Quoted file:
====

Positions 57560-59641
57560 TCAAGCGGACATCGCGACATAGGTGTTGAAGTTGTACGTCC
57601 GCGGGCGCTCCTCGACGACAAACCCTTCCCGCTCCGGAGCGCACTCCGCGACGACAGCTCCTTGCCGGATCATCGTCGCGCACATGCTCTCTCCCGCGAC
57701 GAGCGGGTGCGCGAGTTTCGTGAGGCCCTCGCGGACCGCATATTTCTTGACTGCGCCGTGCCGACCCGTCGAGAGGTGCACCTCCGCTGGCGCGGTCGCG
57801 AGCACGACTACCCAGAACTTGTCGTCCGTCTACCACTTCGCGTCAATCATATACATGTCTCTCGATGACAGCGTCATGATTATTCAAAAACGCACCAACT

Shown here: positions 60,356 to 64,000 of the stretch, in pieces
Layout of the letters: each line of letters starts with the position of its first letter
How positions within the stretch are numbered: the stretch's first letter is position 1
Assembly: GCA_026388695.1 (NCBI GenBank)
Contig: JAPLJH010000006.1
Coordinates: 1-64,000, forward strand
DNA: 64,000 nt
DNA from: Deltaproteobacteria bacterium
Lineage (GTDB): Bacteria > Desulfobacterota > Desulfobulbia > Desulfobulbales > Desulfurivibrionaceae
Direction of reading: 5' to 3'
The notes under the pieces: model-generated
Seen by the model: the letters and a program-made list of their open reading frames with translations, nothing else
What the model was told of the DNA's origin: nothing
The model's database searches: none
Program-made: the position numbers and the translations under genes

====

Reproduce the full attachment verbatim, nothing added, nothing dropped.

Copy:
Positions 57560-59641
57560 TCAAGCGGACATCGCGACATAGGTGTTGAAGTTGTACGTCC
57601 GCGGGCGCTCCTCGACGACAAACCCTTCCCGCTCCGGAGCGCACTCCGCGACGACAGCTCCTTGCCGGATCATCGTCGCGCACATGCTCTCTCCCGCGAC
57701 GAGCGGGTGCGCGAGTTTCGTGAGGCCCTCGCGGACCGCATATTTCTTGACTGCGCCGTGCCGACCCGTCGAGAGGTGCACCTCCGCTGGCGCGGTCGCG
57801 AGCACGACTACCCAGAACTTGTCGTCCGTCTACCACTTCGCGTCAATCATATACATGTCTCTCGATGACAGCGTCATGATTATTCAAAAACGCACCAACT

Shown here: positions 60,356 to 64,000 of the stretch, in pieces
Layout of the letters: each line of letters starts with the position of its first letter
How positions within the stretch are numbered: the stretch's first letter is position 1
Assembly: GCA_026388695.1 (NCBI GenBank)
Contig: JAPLJH010000006.1
Coordinates: 1-64,000, forward strand
DNA: 64,000 nt
DNA from: Deltaproteobacteria bacterium
Lineage (GTDB): Bacteria > Desulfobacterota > Desulfobulbia > Desulfobulbales > Desulfurivibrionaceae
Direction of reading: 5' to 3'
The notes under the pieces: model-generated
Seen by the model: the letters and a program-made list of their open reading frames with translations, nothing else
What the model was told of the DNA's origin: nothing
The model's database searches: none
Program-made: the position numbers and the translations under genes